I have a file called file.txt. How can I print the first line only using the grep command?

  • 9
    Would head -1 file.txt not work?
    – clk
    Jul 7, 2016 at 18:40
  • @steeldriver you need to make it an answer as it is the way to do it with grep, strangely selected tool for the job.
    – MelBurslan
    Jul 7, 2016 at 19:00
  • 1
    grep is not the best tool for printing the first line of a file. If you simply meant that you wanted to print the first line matched with grep, or if you have some specific use for grep, please let us know what that is. If we had more context, perhaps we could give an answer that would better help you and the community.
    – DKing
    Jul 7, 2016 at 19:11
  • @MelBurslan In file.txt I have three lines for example : This is a new file. Second line: The name of the file is newFile Third line : I have not created the new line. So by using grep command how can I print the first line only? Also How which command will help me to print both first and last line? Can you guys please tell me the commands for both the questions? Jul 8, 2016 at 10:59
  • If any of the existing answers solves your problem, please consider accepting it via the checkmark. Thank you!
    – Jeff Schaller
    Apr 25, 2017 at 10:40

5 Answers 5


Although it's an unconventional application of grep, you can do it in GNU grep using

grep -m1 "" file.txt

It works because the empty expression matches anything, while -m1 causes grep to exit after the first match

-m NUM, --max-count=NUM
       Stop reading a file after NUM matching lines.
  • +1 for showing that chocolate-covered banana is not as useless here as I thought. Jul 7, 2016 at 19:20
  • 3
    Note the difference between 'first line' and 'first line matched'
    – C.W.
    Apr 7, 2018 at 22:10

This is not something grep does. The name "grep" itself is an acronym for "globally search a regular expression and print", which is what the ed command g/re/p does (for a given regular expression re).

ed is an interactive line editor from 1969, but it's most likely installed on your system today nonetheless (it's a standard POSIX tool). We got grep from ed, and it can be seen as a shortcut or alias for a specific functionality of ed, and sed, which is "stream-ed", i.e. a (non-interactive) stream editor.

Let's use sed instead:

sed -n '1p' file.txt

The 1p string is a tiny sed "script" that prints (p) the line corresponding to the given address (1, the first line). The editing command 1p would (no surprise) do the same thing in the ed editor by the way.

The -n suppresses the output of anything not explicitly printed by the script, so all we get is the first line of the file file.txt.


sed '1q' file.txt

This prints all lines of the file, but quits (q) at line 1 (after printing it). This is exactly equivalent to head -n 1 file.txt.

In the POSIX standard (in the rationale section for the head command) it says (paraphrasing) that head -n N is much the same as sed 'Nq', i.e. "print every line, but quit at line N". The reason head was included in the standard at all was due to symmetry with tail and backwards compatibility with existing Unix implementations.

  • 1
    This is the most illuminating answer, the first answer is a weird hack. I knew there was something weird, thank you for showing me the history of grep and ed. It all makes sense now.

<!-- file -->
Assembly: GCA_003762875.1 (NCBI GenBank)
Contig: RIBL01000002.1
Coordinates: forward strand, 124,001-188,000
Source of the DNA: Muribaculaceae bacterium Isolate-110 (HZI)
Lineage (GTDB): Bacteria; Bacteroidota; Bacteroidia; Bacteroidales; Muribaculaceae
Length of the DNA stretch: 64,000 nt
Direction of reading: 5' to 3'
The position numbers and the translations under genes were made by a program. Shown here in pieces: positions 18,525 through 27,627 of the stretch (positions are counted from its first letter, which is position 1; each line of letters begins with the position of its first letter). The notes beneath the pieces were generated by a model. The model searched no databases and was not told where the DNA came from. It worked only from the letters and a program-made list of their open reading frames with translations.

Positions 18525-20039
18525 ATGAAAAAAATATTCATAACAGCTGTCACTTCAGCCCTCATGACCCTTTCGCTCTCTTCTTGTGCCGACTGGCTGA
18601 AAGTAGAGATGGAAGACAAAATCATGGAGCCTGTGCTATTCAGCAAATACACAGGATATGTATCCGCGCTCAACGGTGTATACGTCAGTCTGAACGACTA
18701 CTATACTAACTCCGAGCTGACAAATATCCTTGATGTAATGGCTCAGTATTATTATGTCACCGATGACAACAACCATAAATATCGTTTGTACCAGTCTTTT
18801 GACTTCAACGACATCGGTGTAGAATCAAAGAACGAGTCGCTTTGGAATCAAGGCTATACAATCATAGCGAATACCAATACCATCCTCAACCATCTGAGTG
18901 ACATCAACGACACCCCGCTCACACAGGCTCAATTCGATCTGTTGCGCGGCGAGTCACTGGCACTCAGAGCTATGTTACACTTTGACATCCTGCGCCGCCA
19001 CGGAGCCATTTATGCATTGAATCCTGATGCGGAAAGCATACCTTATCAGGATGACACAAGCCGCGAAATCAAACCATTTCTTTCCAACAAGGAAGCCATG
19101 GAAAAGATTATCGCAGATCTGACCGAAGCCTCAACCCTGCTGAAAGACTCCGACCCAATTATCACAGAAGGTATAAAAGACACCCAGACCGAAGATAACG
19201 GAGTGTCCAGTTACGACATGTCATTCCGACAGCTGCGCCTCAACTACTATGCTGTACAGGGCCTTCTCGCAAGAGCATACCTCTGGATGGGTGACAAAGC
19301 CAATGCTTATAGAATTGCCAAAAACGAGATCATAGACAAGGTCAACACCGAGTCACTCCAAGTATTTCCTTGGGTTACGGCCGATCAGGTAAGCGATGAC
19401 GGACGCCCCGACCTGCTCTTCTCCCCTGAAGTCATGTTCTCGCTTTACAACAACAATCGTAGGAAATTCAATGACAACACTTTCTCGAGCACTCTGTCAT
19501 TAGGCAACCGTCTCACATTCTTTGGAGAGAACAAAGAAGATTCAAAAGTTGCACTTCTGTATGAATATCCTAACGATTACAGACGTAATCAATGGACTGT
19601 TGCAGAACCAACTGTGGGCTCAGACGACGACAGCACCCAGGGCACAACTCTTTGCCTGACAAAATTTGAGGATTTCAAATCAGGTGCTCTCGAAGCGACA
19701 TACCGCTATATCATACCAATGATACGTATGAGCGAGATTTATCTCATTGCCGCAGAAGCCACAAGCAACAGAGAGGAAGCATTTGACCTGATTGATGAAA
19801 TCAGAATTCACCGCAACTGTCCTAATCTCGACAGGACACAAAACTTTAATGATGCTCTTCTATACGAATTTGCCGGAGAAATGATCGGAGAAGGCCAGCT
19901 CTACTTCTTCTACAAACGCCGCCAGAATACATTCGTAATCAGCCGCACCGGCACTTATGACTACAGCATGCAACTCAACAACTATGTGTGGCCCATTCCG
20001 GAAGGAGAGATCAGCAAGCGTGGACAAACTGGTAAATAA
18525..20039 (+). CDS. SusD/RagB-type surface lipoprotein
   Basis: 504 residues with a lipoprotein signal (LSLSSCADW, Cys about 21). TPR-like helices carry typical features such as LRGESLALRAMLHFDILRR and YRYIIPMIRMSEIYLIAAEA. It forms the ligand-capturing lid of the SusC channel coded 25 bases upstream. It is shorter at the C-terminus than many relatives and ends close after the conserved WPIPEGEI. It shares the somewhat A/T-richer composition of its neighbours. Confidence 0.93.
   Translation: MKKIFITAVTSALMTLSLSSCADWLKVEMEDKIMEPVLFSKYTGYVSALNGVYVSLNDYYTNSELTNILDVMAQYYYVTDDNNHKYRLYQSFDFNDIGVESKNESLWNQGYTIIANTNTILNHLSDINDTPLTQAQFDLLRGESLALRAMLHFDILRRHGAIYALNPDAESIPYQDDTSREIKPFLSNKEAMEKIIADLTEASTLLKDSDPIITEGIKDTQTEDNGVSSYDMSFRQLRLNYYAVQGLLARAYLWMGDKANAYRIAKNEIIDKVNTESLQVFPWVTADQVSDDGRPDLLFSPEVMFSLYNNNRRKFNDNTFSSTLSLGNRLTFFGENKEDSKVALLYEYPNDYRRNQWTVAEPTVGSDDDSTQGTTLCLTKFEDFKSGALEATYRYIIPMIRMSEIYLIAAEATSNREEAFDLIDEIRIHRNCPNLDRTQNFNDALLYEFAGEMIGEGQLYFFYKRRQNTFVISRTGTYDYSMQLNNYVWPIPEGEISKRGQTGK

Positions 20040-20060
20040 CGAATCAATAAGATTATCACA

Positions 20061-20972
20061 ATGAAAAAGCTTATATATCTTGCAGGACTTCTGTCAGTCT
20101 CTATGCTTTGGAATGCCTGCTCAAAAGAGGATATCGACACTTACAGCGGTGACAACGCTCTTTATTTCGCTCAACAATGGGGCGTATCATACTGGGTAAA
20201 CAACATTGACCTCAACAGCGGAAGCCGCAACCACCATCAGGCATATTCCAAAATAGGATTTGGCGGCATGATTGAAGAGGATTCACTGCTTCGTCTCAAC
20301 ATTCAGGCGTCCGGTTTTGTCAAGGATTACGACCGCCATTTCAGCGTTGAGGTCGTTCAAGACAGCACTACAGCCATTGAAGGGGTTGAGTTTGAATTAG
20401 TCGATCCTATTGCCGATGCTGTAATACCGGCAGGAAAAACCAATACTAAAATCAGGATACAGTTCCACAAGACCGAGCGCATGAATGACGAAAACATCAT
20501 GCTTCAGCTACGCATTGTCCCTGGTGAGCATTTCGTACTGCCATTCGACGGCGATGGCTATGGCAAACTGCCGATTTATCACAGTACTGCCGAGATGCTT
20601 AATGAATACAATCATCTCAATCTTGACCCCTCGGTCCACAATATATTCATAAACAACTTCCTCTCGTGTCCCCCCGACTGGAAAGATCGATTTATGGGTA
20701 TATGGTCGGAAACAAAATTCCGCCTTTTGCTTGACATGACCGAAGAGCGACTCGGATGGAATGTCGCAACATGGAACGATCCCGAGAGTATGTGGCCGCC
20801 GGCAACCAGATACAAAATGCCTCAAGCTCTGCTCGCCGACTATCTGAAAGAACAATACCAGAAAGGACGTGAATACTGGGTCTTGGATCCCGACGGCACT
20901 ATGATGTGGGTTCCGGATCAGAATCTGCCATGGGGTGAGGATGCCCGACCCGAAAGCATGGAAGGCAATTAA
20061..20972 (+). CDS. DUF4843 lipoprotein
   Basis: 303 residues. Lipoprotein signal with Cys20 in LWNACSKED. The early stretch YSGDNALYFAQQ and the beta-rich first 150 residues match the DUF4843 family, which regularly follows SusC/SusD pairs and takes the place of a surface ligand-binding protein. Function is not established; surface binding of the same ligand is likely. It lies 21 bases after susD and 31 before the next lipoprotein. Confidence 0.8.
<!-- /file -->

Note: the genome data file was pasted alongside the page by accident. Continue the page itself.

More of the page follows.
– TZubiri
    Oct 2, 2019 at 19:02

Unless the first line has a unique string you cannot do this using only grep. head -n 1 file.txt would work in its place.

If you want to only print out the first line if it matches a pattern then pipe head into grep

head -n 1 * | grep [pattern]


Yet Another Unconventional Use of Grep -- a Schwartzian Transform that goes through several gyrations to number the lines, then uses grep to look for the line number, then strip the line number back off:

function grep1() (
  nlines=$(wc -l < "$1")
  nlw=$(printf "%d" "$nlines" | wc -c)
  nl -d '\n' -ba -n ln -w "$nlw" -s ' ' "$1" | grep '^1 ' | sed 's/^1 *//'

function greplast() (
  nlines=$(wc -l < "$1")
  nlines=$((nlines + 0))
  nlw=$(printf "%d" "$nlines" | wc -c)
  nl -d '\n' -ba -n ln -w "$nlw" -s ' ' "$1" | grep "^$nlines " | sed "s/^$nlines *//"

I'm putting this Answer here as an example of the idea that just because you can do something in (grep or bash or ... etc), doesn't mean that you should -- there's probably a better tool for the job. sed (sed 1q or sed -n 1p) and head (head -n 1) are the more appropriate tools for printing the first line from a file. For printing the last line of a file, you have tail -n 1 or sed -n '$p'. Not only are these tools a single command (instead of 3+ in the above functions), they are also much clearer for future readers -- perhaps yourself! -- of the scripts they're in. While I am not one of the (currently 3) down-voters of your question, it's likely that your insistence on an arbitrary tool for the job (without any supporting reasons) is the reason for the downvotes. It's extremely unlikely that a system that has grep does not also have head, tail, and sed.


Here is what I used to get a header on my df output. Basically two commands run in sequence with the ";". df -h | head -n1; df -h | grep sda1

  • 1
    Your answer would be much more readable with the code formatted in a code block with ``` surrounding it and possibly example output. Oct 31, 2022 at 15:18
  • Best to try and avoid running commands twice. In this case you could use awk to print the header and matching lines, e.g. df -h | awk 'NR==1||/sda1/'
    – mwfearnley
    Nov 28, 2022 at 17:23

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